NZ beat Australia on first day of Fast5

BEN STANLEY
Last updated 22:14 09/11/2012
Silver Ferns Fast5
Michael Bradley/ FAIRFAX NZ
LONG SHOT: Maria Tutaia shoots for goal during match between the Fast Ferns and Jamaica.

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Netball's latest incarnation was re-born in dramatic fashion tonight in a thrilling first day of the Fast5 Netball World Series at Auckland's Vector Arena.

In their two clashes, New Zealand's Fast Ferns managed a 31-23 victory over old rival Australia, and a 38-38 draw against Jamaica in the debut appearance of the slightly tweaked short-form of netball.

Fast5 is a streamlined version of the old FastNet, which began in 2009, retaining the six minute quarters, alternating centre-passes and two-pointers, but now carving off the sides' wing attack and defence.

In addition to the one and two pointers available, shooters can nail three-pointers; several of which featured spectacularly last night, cheered on by what must be described as a disappointing crowd at Vector.

Australia began nervously in the night's match-up of the heavyweights, with the opening pass from centre Kimberley Ravallion going straight out.

The hosts swung into gear, with goal-attack Maria Tutaia impressive, nailing a long three-pointer ensuring New Zealand would be 11-6 at the end of the first quarter.

Australia typically ground back into the match, with the likes of Amorette Wild and Kate Shimmin starring, leaving the Fast Ferns with a slender 12-10 lead at the half-time break.

Energetic pivot Laura Langman excelled in the middle of the court, with the captain in the middle of any movement that curtailed an Australian move towards goal, meaning the Diamonds would fail to capitalise on taking their 'power-play' in the third quarter.

A three-pointer by veteran shooter Irene van Dyk meant that New Zealand would go 21-18 ahead with the final six minutes to play.

With the New Zealanders with a 'power-play' up their sleeve, that would be the match, with the Fast Ferns cruising away to a eight point victory.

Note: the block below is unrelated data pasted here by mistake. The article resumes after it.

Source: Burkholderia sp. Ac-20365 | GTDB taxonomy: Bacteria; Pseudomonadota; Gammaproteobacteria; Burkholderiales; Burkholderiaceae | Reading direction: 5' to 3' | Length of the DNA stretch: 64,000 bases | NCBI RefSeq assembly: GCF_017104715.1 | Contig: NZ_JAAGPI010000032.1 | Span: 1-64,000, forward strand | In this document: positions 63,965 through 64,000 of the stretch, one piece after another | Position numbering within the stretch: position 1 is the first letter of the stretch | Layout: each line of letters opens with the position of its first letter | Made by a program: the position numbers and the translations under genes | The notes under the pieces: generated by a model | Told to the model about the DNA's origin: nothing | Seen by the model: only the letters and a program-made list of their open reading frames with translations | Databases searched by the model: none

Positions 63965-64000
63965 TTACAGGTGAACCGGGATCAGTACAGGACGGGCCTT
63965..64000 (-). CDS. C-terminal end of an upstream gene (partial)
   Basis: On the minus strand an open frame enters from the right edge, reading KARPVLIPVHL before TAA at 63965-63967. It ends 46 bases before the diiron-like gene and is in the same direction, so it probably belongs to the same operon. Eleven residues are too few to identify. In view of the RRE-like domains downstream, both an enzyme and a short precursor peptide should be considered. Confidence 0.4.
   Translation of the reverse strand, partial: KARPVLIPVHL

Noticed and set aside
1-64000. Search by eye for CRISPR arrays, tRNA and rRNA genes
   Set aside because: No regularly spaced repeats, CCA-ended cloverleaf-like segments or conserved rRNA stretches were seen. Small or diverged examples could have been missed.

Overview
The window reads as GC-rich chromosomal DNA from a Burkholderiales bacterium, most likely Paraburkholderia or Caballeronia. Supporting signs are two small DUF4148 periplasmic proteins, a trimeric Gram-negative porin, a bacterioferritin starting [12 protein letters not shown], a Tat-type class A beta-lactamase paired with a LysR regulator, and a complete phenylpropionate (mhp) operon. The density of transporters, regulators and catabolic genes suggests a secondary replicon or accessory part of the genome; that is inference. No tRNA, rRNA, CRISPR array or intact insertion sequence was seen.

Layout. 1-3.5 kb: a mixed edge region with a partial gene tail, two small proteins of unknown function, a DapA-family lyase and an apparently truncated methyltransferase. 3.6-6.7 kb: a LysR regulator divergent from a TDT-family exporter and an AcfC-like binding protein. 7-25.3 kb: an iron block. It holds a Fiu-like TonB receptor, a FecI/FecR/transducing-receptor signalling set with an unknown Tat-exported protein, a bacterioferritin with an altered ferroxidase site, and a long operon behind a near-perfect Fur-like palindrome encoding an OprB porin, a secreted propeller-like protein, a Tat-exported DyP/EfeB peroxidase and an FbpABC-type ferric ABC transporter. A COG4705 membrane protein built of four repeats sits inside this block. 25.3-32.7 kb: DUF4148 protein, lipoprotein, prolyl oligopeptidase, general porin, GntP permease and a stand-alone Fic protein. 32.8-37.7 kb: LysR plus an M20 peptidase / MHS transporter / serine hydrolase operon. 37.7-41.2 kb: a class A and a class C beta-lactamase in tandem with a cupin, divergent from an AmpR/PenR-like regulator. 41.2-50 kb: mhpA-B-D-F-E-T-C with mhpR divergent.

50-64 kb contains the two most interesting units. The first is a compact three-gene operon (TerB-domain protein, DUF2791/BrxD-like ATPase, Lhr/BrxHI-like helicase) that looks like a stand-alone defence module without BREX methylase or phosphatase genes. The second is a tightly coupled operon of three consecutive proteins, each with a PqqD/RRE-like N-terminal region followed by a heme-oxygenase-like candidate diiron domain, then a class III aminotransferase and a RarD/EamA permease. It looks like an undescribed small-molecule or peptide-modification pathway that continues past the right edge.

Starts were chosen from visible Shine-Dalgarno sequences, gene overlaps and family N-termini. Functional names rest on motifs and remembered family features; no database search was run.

"It's quite different not having a wing attack and wing defence not on court," Tutaia said of the new Fast5 format.

"It's certainly a lot more running and a lot more onus on the centre pass to the goal attack.

"[But] I think it's great. It's great we've got it here in New Zealand, and it's a great idea to introduce this form of netball to the sport.

"Hopefully we get the crowds in here this week that support not only us but the Fast Five."

Earlier in the evening, Jamaica nabbed a thrilling last second draw against New Zealand in the hosts' opening encounter of the tournament.

After looking the more dominant team in the game's first two quarters, New Zealand struggled to combat the momentum gathered by the Sunshine Girls in the visitors' double-points 'power play' third quarter, with Jamaican goal-attack Anna Kay Griffiths nailing an heart-stopping three-pointer with only seconds to go.

Tutaia had a chance to win the match for the Fast Ferns in the dying seconds of the early encounter against Jamaica, but missed a one-point shot within the inner circle.

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It was the Caribbean's assertive effort in their 'power play' third quarter that would lay the base for the final result with six minutes left.

The Australians' lost their opening encounter 29-27 to defending FastNet champions England.

While the Diamonds failed to make proper use of their 'power-play' in the match, the English look like they will be the team to watch this weekend.

They would later destroy South Africa 41-27, nailing an impressive five three-point shots in the encounter.

Yet despite England's dominant style of play, it would be upstarts Malawi that would claim the largest cheers of the night, louder perhaps than those for the hosts.

The Africans humbled Australia 33-15, and only lost in the dying seconds to Jamaica 32-31. In the nights' first match, South Africa defeated Jamaica 34-25.

Games continue throughout tomorrow, with the finals to be held on Sunday.

- Stuff

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